Comment by Joan Denoo on November 30, 2012 at 11:00pm

Sentient, I know, it is early. 

Comment by Sentient Biped on November 30, 2012 at 10:25pm

Joan, that's amazing!  I thought hellebores bloomed in Feb.  Witch Hazel too.  Wow!

Comment by Joan Denoo on November 30, 2012 at 7:18pm

My Hellebores have buds at the soil line and they look very healthy. The Witch Hazel is in full bloom and smells so "good" in an astringent sort of way. I feel refreshed as I walk by it on my way to the outside compost.  

Comment by Joan Denoo on November 30, 2012 at 7:09pm

College Park man fights to keep vegetable garden in front yard

Thanks to Sentient for this site. The front yard garden looks so healthy and I bet people take a little nibble now and then. Surely, there will be more front yard gardens when all the benefits, lined up against the costs and trouble of lawns, will win out. Especially as food prices rise. Hope he can get those chickens into the front yard for a visit every now and then, especially when bugs show up.  

Comment by Annie Thomas on November 30, 2012 at 12:02pm

What a wonderful story Amer! Are you known as the "Cactus Man" in your area?  I think you have inspired me to go out and get a cactus of my own. 

It's funny, as here in the US, many of the flowering cacti have common names associated with Christian holidays, like the Christmas Cactus and the Easter Cactus.  When we moved into our house about ten years ago, we inherited several plants that were left in the old greenhouse in the back yard.  One day, while cleaning up in the greenhouse, something bright red caught my eye.  An out-of-control "Easter" Cactus, Hatiora gaertneri, was full of the most beautiful, and rather prehistoric looking red blooms.  I moved the plant to a place of prominence in the garden, but sadly lost it a few years later during an unexpected freeze.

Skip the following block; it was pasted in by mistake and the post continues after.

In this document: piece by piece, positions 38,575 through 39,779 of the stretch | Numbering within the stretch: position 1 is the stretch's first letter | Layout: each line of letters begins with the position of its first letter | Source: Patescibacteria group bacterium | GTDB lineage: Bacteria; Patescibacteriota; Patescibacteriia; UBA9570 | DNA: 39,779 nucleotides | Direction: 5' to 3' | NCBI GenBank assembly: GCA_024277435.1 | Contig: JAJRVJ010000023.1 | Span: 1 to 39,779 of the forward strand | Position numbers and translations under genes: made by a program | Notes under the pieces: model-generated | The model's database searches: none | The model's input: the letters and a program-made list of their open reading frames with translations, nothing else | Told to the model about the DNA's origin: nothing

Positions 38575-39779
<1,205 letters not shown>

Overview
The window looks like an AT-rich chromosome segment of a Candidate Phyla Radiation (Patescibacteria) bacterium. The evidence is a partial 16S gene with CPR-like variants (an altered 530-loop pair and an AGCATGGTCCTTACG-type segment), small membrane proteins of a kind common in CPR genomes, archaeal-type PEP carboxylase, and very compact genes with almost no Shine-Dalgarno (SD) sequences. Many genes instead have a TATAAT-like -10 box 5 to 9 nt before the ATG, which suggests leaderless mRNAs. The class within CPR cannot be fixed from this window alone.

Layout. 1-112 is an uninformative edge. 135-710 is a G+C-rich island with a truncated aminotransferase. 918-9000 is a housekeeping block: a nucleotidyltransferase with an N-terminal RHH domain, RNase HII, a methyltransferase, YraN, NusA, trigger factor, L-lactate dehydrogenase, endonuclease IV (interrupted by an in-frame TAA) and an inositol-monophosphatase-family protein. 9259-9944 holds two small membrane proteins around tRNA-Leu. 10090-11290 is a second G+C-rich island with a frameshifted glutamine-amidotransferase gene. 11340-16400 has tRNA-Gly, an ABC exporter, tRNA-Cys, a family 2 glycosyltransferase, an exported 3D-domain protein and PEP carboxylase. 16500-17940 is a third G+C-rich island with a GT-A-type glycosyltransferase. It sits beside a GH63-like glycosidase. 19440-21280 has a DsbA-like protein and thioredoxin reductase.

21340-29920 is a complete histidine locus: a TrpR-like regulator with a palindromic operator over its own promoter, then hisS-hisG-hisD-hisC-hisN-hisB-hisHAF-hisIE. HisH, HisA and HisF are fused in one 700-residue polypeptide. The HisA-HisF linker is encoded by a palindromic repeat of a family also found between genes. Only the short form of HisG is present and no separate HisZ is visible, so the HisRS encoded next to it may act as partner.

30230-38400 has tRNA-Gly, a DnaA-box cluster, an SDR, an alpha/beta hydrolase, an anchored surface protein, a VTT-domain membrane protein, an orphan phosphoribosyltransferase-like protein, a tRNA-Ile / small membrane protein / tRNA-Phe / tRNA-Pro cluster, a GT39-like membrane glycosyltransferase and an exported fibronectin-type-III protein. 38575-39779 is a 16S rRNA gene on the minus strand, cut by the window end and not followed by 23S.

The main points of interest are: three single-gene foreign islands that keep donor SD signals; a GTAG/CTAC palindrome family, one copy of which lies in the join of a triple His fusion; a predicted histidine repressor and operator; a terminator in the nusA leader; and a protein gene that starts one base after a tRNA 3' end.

Comment by amer chohan on November 30, 2012 at 11:32am

Front yard gardening attracts passers bys and develops intrest in plants. I don't know what american behaviour is but here in pakistan most of people have only one intrest in plants i.e, eating them.

I don't know from where I got cactus addiction but I was amazed why such beautiful plants were such a rearity. I found the answer when I started getting resistance from people. According to muslims religious methology cactus is plant of hell and is going to be the food of sinners in the after life. Out of love of cactus plant I decided to introduce and spread beautiful species of catus in this society.

I learned grafting techniques and now I graft them and give them free to anyone who wants them. In the begining there was little intrest shown. Then I moved many of my plants from greenhouse to the places where they can catch the passer by eye. This worked amazingly and now a chain has started in such a way that people visiting to those houses where I have given plants earlier also come and ask for the plants.

Here in a muslim religious society my cactus garden is literly taken as  "Garden of a Godless". Many of them ask me if catus love has something to do with my athieism. One man even askd if all athiest collect cactus?